Warning: array_slice() expects parameter 1 to be array, boolean given in /home/uvatha/public_html/kayhoflander/wp-content/plugins/my-twitter-widget/widget.php on line 164

Warning: key() expects parameter 1 to be array, null given in /home/uvatha/public_html/kayhoflander/wp-content/plugins/my-twitter-widget/widget.php on line 164

Tag Archive: Dunkin Donuts

Oct 19

A look back at my columns about the Kansas City Royals: Part 4 — A lone Royals fan at Fenway Park. First published June 3, 2010, in The Examiner, an Eastern Jackson County, Mo., daily newspaper.

A lone Royals fan at Fenway Park

“This is the place to be. Baseball town. The intimacy of Fenway, the toughness of it…I like the edge.”—David Cone, former Kansas City Royals ace pitcher.

The Boston Red Sox played the Kansas City Royals last week at Fenway Park, and I was there. I guess you could say, I count my self–lucky.

And as a result, I know why David Cone loved it.

It’s that first moment as Jason Stark, ESPN sports analyst, commented: “That moment, when you first lay eyes on that field—The Monster, the triangle, the scoreboard, the light tower Big Mac bashed, the left-field grass where Ted Williams once roamed—it all defines to me why baseball is such a magical game.”

And why Fenway Park is such a revered ballpark.

It is the fact that you feel as though you are playing the game itself, not just watching. Baseball Commissioner Bowie Kuhn once said, “As Commissioner, you’re supposed to be objective. It wasn’t much of a secret, though, that I loved Fenway—especially how it made you a participant not a spectator.”

That’s it. The field is close and no seat is far from Big Papi warming up before the game on the green grass. At Fenway, it’s the history, the players who once played there, the hallowed ground, the Green Giant, and, not to go without saying, the aromatic Fenway franks and the free-flowing Dunkin Donuts coffee.

But of course, there is the energy of the fans at Fenway. My goodness, the fans cheer, no erupt is more like it, when an outfielder catches a meaningless short fly ball. At Kauffman Stadium in Kansas City, you might hear golf claps.

In Kansas City, fans excuse themselves to the hip, new outfield entertainment area when the game gets boring. At Fenway, no one ever leaves one’s seat except to stand and cheer, which they do constantly. Fans would never leave, they might miss a called strike.

Although we have a brand-new remodeled and up-to-date ballpark in Kansas City (“everything is up-to-date in Kansas City), we don’t have anything akin to the magic that happens at Fenway.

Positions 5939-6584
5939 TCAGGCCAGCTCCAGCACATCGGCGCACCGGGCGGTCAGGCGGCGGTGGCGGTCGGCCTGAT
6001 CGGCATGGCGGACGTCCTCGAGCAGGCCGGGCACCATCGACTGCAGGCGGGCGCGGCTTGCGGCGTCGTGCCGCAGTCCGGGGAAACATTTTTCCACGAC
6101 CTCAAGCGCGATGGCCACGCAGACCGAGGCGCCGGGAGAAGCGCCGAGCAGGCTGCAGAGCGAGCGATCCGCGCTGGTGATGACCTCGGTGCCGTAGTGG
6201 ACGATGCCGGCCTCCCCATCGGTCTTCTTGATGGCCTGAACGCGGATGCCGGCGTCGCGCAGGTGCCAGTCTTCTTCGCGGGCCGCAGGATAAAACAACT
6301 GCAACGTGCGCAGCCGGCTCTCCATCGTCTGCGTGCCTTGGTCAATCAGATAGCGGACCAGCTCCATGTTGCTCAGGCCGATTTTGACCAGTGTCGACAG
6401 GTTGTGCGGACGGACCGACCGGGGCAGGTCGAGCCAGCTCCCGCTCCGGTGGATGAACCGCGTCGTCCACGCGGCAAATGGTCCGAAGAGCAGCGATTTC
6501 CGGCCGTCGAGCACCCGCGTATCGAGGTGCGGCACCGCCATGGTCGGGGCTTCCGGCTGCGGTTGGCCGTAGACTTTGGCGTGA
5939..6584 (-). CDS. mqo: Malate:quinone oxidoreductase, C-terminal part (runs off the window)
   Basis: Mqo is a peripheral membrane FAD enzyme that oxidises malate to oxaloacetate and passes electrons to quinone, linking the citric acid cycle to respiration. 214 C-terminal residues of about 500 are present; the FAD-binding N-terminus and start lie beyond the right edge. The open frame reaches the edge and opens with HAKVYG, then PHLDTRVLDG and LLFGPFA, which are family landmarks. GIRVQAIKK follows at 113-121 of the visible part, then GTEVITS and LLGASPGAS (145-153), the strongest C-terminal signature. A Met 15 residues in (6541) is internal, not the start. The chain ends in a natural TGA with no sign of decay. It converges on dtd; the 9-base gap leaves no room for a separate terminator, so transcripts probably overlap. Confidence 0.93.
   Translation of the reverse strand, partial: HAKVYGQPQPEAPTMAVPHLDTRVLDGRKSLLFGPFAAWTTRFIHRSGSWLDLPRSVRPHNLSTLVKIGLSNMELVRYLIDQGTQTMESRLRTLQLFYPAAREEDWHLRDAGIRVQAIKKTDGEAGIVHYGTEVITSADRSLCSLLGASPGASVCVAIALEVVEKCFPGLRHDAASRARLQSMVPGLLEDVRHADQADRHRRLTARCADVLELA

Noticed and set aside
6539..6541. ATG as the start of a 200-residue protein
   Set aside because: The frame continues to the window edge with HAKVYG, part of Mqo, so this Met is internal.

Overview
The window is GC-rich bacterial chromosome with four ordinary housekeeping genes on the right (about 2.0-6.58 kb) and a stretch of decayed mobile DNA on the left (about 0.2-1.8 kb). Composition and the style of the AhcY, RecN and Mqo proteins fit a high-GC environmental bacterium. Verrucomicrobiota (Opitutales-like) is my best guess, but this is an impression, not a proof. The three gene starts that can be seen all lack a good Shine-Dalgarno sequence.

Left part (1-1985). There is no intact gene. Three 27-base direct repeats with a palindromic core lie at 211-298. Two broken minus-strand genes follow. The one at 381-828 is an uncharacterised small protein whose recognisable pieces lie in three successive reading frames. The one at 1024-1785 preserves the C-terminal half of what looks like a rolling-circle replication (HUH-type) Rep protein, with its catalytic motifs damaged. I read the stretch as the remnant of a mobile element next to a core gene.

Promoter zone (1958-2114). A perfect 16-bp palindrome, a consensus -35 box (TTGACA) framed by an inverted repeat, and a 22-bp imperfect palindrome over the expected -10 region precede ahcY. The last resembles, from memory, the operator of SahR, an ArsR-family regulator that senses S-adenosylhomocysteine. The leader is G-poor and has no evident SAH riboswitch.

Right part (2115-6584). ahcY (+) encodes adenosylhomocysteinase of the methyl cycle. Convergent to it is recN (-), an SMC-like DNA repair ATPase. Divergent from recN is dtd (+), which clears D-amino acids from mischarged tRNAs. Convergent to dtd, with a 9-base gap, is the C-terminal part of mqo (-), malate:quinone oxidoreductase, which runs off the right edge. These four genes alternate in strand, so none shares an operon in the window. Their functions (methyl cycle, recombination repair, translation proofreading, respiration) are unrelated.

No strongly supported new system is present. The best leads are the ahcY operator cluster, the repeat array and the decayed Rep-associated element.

Perhaps, no other ball park does.

Forgive me Royals fans, I’ll quit waxing poetic about Fenway. Back to my experience at the game.

Admittingly, I was worried at first, to be one of a handful of Royals fans, attired in powder blue and lost in a sea of red-shirted Boston fans.

I spotted one man in a bright blue Royals shirt just inside the park gates but never saw another Royals fan after that, although I am told there were two behind the Red Sox bullpen.

Texting from Fenway, I posted on my Facebook page, “At Fenway and may be the only Royals fan in New England ! Sure to be a good story to follow. For self-preservation, buying a Red Sox hat to wear with my Royals jersey!

I did, in fact, purchase one immediately upon entry into the park, a Red Sox hat, one that stood out noticeably, a hat with bling sporting glittery bright red socks. I wasted no time donning it in an attempt to make my Royals light-blue jersey less noticeable.

Honestly though, the fans were great to me with very little heckling and only a few puzzled questions.

The fan in front me appeared slightly incredulous, “So, tell me again, why are you here? Seriously, are you really following the Royals to Boston? Who does that? I am serious.”

The comments continued and were always followed by raucous laughter, “You may be the only Royals fan here ya’ know; you may be the only Royals fan anywhere. Ha ha ha.”

“Did you see the movie ‘Fever Pitch’? There was this scene in it when the guy with the season tickets gave his buddies tickets to the Red Sox v. Royals games as punishment. Ha ha ha.”